Soybean’s Wet Feet: Recovery Or Rescue?

Early in June we were discussing the possibility of drought intensifying causing issues with stand establishment and early rooting and nodule development. However, we caught enough spotty showers to get through that brief scare. Over the past several weeks we have gone to the other end of the spectrum in many places across Indiana with rain events of 2+ inches and total accumulations of 6 to 8 inches (Figure 1), which was 50 to 75% more than we typically get. Again, much of this precipitation came within short periods over the last few weeks. Then, the sky let loose of additional buckets of rain on July 8th.

Figure 1. Accumulated precipitation across Indiana from June 8 to July 7, 2021. www.iclimate.org

Figure 1. Accumulated precipitation across Indiana from June 8 to July 7, 2021. ww.iclimate.org


Needless to say, many fields of soybean are struggling with wet feet (Figure 2). Chances are you will see the off-green to highlighter green soybeans throughout the fields where the field has been saturated to ponded. Saturated soils will limit oxygen supply to soybean roots and bradyrhizobia. Soybeans grow and develop by burning plant energy (photosynthates) with the assistance of oxygen. Thus, soybean (and rhizobia) growth is limited under wet conditions. In fact, nodules can die under prolonged saturation (see video at the end) and limit N supply.

I suggest digging up the plants in these fields to assess if the nodules are white, red, or dead. White nodules are immature, but developing. Red or pinkish interior of the nodules indicates that N fixation has started. Brown to mushy nodules are dead and will not supply N. Young soybeans, V2 to V3, may only have three to five actively-fixing nodules (pink to red interior). Soybeans from V4 and onward should have eight or more actively-fixing nodules with more nodules developing. Nutritional analyses of the most recent mature leaves of soybean will help to pinpoint if N or another nutrient is deficient.

Under normal growing conditions, soybeans accumulate ~10 lb N/acre by V4 then accumulate another ~3 lb N/acre daily until R2 (full bloom). Thus, soybeans normally accumulate another 60 lb N/acre by R2 (full bloom). Nitrogen stress during this period will impact yield.

Figure 2. Field variation of soybean due to saturated and ponded conditions. Off-green to highlighter green soybeans have undergone saturated to ponded conditions to the point of causing root and nodule death. Dark green soybeans would be the more normal areas of growth and development.

Figure 2. Field variation of soybean due to saturated and ponded conditions. Off-green to highlighter green soybeans have undergone saturated to ponded conditions to the point of causing root and nodule death. Dark green soybeans would be the more normal areas of growth and development.

 

We have tried rescue treatments under similar situations in 2015 when we received nearly 20 inches of rain in June up near LaCrosse. We had a uniformly, poor-looking soybeans (Figure 3) that we evaluated 18 treatments to rescue the soybeans that were off-green with compromised root system compared to those soybeans that were normal (Figure 4).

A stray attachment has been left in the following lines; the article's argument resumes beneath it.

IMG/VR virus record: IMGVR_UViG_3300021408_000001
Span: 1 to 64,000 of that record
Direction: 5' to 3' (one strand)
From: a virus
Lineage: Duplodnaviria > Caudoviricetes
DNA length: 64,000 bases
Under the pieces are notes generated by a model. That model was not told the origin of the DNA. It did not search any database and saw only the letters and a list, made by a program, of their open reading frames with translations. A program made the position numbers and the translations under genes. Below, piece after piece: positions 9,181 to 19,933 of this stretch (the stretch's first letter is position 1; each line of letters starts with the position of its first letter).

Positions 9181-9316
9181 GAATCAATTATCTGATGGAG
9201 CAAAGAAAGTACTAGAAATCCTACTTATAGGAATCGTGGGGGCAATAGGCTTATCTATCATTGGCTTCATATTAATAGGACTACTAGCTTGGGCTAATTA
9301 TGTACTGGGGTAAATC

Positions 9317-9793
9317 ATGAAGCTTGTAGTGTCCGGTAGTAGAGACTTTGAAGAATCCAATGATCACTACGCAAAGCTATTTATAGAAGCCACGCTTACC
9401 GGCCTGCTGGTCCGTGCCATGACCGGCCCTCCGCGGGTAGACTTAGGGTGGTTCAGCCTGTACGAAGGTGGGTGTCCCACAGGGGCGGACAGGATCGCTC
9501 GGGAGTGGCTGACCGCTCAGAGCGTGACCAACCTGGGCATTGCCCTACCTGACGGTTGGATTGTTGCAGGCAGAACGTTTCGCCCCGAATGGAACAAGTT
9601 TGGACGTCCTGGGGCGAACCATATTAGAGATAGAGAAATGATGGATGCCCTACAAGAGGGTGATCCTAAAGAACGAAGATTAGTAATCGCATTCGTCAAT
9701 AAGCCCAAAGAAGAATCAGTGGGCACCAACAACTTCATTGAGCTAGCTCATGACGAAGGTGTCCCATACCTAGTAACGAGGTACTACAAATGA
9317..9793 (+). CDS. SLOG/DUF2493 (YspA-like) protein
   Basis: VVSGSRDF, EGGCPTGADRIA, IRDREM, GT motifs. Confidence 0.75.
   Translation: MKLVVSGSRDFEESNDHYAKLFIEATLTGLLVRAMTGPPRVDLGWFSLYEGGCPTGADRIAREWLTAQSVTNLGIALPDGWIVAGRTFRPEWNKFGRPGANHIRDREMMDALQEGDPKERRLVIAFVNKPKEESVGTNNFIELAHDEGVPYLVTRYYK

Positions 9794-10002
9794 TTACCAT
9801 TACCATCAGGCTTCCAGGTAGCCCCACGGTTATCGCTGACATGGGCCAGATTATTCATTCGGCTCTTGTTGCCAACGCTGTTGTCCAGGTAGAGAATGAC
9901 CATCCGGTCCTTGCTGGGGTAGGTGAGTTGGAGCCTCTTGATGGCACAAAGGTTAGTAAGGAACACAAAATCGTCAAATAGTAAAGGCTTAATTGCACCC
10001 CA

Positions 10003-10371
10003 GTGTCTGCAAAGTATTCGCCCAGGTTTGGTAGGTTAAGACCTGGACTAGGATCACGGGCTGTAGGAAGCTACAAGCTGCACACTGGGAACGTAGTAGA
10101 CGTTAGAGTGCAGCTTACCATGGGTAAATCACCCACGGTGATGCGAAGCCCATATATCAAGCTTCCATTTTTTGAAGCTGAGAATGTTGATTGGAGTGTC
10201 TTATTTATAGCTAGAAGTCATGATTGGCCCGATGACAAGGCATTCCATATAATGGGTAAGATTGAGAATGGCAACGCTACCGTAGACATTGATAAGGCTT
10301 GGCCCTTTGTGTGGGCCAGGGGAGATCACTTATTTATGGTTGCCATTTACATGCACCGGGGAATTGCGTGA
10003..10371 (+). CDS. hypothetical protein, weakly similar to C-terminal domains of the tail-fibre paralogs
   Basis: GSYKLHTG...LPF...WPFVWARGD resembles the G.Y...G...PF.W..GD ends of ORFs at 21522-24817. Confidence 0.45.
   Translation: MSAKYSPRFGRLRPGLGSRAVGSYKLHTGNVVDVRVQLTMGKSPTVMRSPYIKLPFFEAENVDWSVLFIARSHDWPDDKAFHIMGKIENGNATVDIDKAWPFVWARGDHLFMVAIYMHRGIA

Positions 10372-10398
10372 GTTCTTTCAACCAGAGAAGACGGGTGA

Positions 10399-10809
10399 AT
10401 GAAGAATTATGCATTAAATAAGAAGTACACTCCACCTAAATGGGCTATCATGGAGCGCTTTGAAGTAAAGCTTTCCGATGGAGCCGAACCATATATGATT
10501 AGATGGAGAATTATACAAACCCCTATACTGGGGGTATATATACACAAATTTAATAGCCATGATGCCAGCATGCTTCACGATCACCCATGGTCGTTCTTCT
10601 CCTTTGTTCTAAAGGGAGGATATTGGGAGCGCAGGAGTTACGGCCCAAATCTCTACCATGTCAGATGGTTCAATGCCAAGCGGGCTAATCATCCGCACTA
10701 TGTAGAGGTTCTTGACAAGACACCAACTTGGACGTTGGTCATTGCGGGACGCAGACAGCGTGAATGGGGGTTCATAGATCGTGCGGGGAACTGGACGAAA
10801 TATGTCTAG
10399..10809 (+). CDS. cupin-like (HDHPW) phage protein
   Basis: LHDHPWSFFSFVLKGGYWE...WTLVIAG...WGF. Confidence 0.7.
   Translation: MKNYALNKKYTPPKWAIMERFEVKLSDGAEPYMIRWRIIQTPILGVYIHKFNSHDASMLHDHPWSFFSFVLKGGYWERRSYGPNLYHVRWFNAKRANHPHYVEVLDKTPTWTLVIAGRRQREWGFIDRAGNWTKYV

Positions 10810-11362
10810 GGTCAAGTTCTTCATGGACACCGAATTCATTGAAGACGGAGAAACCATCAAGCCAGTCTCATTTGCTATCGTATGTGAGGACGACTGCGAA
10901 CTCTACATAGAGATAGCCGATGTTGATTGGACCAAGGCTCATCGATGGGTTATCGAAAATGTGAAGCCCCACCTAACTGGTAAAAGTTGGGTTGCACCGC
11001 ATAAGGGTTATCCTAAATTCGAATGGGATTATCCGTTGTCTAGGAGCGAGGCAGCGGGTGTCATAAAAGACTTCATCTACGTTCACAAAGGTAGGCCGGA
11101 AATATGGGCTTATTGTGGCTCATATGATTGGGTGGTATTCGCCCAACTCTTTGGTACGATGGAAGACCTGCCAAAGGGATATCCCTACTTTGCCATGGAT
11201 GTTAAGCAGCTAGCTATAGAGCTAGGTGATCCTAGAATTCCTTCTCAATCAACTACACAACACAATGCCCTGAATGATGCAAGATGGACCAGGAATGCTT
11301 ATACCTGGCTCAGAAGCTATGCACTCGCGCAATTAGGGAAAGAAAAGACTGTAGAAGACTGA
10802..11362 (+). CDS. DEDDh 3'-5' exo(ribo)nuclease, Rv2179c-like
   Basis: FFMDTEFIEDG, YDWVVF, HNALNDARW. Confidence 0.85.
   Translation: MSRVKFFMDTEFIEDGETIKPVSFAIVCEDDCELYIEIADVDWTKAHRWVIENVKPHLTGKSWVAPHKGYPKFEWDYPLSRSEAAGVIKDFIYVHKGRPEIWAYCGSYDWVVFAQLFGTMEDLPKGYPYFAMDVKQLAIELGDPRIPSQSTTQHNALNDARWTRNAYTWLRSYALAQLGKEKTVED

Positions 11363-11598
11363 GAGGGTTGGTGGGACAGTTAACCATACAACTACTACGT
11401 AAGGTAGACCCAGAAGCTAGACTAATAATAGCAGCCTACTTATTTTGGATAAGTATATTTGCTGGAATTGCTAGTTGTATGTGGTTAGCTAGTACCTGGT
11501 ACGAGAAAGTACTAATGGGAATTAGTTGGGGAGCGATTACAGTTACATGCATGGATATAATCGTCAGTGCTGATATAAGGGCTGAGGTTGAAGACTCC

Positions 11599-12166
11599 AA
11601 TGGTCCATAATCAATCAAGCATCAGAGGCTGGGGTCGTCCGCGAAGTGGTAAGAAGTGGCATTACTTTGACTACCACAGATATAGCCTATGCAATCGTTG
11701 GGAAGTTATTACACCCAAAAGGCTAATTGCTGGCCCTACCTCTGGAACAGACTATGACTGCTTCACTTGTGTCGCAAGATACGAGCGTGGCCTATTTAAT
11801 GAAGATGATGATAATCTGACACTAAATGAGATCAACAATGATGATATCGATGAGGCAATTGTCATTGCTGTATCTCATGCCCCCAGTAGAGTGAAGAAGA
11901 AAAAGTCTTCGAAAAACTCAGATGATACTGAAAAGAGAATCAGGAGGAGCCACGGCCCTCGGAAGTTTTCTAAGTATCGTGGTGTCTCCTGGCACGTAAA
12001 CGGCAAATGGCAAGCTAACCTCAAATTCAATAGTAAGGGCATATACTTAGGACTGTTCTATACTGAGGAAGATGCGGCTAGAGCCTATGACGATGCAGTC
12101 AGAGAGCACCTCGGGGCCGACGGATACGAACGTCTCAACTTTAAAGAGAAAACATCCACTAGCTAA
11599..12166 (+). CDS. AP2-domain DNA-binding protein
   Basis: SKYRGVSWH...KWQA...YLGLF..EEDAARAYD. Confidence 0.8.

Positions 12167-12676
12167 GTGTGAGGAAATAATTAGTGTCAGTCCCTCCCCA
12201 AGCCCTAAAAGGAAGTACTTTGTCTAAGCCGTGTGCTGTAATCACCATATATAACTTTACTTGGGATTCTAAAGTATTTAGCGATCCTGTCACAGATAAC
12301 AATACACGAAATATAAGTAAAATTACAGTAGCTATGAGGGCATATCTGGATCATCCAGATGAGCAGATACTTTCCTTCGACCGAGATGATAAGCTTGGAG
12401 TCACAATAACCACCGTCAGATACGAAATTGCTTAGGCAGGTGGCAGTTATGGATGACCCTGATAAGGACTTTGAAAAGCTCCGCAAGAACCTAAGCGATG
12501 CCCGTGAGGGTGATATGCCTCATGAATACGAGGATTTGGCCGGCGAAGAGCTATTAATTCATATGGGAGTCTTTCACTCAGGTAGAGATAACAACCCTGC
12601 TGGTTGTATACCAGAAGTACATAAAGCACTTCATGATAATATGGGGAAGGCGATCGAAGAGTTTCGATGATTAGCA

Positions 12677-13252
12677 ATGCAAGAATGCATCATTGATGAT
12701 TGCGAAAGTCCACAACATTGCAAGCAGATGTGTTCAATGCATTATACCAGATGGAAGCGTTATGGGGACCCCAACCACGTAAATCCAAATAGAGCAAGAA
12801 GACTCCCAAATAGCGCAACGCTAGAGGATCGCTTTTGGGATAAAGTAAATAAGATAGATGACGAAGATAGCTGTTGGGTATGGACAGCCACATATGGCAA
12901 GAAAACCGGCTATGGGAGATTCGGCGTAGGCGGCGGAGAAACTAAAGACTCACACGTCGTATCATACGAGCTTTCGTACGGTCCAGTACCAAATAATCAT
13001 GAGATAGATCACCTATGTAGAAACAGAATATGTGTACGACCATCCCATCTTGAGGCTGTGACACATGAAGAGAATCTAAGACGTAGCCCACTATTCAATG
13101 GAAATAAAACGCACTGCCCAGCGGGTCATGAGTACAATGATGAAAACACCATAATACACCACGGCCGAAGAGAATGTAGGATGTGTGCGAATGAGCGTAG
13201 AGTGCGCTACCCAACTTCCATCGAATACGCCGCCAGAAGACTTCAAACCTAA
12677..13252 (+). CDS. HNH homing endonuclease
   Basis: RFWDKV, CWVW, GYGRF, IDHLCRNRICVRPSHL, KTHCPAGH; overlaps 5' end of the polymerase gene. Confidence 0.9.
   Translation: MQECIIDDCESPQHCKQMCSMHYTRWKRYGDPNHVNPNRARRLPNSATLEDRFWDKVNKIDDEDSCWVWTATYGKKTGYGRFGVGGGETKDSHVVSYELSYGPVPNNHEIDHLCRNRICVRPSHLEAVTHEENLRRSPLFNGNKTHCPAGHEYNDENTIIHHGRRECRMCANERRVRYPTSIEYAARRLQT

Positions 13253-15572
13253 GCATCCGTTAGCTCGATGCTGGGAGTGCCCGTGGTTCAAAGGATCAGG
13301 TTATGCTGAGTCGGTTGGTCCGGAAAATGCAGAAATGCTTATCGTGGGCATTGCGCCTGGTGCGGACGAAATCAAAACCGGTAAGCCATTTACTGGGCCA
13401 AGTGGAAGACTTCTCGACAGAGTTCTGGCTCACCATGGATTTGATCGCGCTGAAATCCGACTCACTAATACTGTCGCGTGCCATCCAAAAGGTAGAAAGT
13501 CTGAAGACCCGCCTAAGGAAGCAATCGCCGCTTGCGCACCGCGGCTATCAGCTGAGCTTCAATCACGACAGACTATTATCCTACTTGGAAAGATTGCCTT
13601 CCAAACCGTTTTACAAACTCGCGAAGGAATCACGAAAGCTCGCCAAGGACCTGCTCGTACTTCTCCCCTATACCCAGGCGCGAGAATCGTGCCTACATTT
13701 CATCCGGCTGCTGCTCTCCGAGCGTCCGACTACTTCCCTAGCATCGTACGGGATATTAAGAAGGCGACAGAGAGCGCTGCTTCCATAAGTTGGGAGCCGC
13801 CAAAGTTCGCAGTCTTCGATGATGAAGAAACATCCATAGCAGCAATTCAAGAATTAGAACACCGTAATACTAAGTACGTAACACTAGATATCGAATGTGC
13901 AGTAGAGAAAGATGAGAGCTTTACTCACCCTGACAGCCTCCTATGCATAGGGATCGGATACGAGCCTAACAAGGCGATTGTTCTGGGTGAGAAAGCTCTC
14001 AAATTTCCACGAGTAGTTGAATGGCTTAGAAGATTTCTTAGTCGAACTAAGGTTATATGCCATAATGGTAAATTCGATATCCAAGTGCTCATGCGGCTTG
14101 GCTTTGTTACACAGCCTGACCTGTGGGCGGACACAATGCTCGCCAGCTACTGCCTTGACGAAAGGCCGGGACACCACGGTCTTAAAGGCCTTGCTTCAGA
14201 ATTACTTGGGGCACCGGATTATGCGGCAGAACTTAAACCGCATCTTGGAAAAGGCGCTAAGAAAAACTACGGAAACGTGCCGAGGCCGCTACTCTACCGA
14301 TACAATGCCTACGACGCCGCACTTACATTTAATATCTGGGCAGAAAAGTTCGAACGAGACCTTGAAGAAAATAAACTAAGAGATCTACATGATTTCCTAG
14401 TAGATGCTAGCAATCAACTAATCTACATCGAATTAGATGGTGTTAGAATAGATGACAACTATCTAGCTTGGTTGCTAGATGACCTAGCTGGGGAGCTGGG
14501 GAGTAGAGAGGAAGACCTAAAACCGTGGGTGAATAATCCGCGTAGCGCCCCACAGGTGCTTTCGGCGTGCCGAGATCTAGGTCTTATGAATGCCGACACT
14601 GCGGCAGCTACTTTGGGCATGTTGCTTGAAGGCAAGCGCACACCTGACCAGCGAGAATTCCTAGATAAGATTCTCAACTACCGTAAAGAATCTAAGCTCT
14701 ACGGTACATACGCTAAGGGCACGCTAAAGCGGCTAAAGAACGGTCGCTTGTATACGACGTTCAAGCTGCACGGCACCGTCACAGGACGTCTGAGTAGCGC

Figure 3. Soybeans (V4) compromised from ~20 inches of rain in June 2015 near LaCrosse, IN.

Figure 3. Soybeans (V4) compromised from ~20 inches of rain in June 2015 near LaCrosse, IN.

 

Figure 4. Soybeans (also V4) that were healthy and not compromised from the same ~20 inches of rain in June 2015 near LaCrosse, IN.

Figure 4. Soybeans (also V4) that were healthy and not compromised from the same ~20 inches of rain in June 2015 near LaCrosse, IN.

 

We evaluated N-based treatments; individual foliar sprays of nutrients, fungicides, and growth regulators; and tank mixes of some of those foliar sprays (Figure 5). The N-based treatments were to provide the shot in the arm since we were compromised on nodule and N supply. Urea was applied at 40 and 20 lb of N/ac with no yield effects. Granular AMS (21-0-0-24S) was applied at two different rates 20 and 10 lb N/ac, which were the only treatments to increase yield above the untreated control (UTC) (Figure 5). These are also the only treatments that supplied sulfur (23 and 11.5 lb S/ac, respectively).

Please note this was our first glimpse into soybean response to sulfur (S). In fact, this site has become our S-deficient site to evaluate S management of soybean. Thus, it is difficult to tease out if the rescue treatment for soybeans under saturated conditions was beneficial because of the saturated conditions that compromised root development, nodulation, and N fixation OR if it was beneficial because the field is responsive to sulfur treatments year in and year out.

 

Figure 5. Rescue treatments applied July 2, 2015 to V4 soybeans (uniformly poor and off-green) near LaCrosse, IN. AMS 20 and AMS 10 were the only treatments that increased yield above the UTC.

Figure 5. Rescue treatments applied July 2, 2015 to V4 soybeans (uniformly poor and off-green) near LaCrosse, IN. AMS 20 and AMS 10 were the only treatments that increased yield above the UTC.

If you are considering any rescue treatments of soybean, please be sure to assess the root system and nodule activity (or the lack thereof). If you deem a field worthy of rescuing or trying to rescue some of it, I would start with a S and/or N+S based approach to stimulate nodulation (S is needed as a co-factor) and to provide a shot in the arm for the limited N supply until N fixation takes over. It is reasonable to use 10 to 20 lb S/ac from a soluble source like granular AMS or pelletized gypsum. If you use granular AMS, 8.8 to 17.5 lb N/ac would also be supplied. If you would like to increase the N portion applied, I suggest using urea to reach a total of 40 lb N/ac. We do not want to overload the field with N to the point of delaying nodulation and N fixation.

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